Why do we stop asking why? When we’re grown-ups, and toddlers ask “why?” for the hundred-thousandth time, why do we say “because I said so?” I’m not on a crusade to enlighten the toddlers of the world (ok, I am in my corner of the world, but that’s not the point of this blog). If you stop to think about the best people you work with – developers, project managers, CIOs, you’ll find a common pattern – they ask “why?” all the time. Somehow, they never stopped asking “why?”. Why?
Kathy Sierra writes a great post in her blog, Creating Passionate Users, that talks about the requirement to make things interesting.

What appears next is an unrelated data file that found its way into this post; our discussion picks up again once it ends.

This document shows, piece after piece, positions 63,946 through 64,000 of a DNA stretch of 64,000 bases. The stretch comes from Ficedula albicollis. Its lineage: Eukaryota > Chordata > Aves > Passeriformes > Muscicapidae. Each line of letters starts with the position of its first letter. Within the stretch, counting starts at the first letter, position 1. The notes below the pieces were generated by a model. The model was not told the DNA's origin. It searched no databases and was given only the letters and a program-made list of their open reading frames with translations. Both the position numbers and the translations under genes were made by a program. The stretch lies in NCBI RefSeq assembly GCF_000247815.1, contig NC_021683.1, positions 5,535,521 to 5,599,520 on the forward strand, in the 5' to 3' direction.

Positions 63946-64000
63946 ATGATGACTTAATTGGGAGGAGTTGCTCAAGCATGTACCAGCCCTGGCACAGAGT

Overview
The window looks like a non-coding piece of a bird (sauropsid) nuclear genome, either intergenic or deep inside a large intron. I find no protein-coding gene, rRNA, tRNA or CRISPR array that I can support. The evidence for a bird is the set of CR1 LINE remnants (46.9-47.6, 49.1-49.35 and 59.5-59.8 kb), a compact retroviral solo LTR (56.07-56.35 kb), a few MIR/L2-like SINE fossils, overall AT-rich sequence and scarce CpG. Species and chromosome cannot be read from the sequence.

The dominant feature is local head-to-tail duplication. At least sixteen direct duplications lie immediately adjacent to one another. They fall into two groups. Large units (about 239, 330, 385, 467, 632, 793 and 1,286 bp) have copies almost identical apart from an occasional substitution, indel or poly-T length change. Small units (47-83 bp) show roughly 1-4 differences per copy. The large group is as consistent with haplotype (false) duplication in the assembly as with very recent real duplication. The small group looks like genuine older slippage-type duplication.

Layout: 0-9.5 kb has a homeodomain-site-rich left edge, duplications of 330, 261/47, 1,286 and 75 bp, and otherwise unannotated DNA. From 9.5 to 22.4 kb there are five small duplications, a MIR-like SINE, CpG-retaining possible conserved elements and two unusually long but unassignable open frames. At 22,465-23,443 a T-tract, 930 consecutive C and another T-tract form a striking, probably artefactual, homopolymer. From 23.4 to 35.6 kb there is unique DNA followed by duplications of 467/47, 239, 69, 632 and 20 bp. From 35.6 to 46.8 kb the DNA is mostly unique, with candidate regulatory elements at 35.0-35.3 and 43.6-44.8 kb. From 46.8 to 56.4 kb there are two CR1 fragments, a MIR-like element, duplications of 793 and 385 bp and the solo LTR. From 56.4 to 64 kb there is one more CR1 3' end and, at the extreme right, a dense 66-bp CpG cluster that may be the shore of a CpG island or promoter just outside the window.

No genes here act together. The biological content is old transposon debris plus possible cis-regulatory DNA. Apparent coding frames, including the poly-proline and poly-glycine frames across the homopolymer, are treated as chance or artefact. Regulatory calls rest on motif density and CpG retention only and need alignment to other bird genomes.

The driving objective is to accelerate the user adoption curve – which Kathy calls the Kick Ass Curve. Any user is initially forced to focus on the tool, and not the task. The better the design of the tool, the faster they can master it, forget about it, and focus on the task at hand.
Use cases can be difficult to talk about, because they immediately invoke so many different preconceptions and prejudices. High school English teachers know that some words aren’t just words – they are symbolic, and represent ideas. They had us write essays like “Who do I think is a hero” and everyone picks a different person, for different reasons.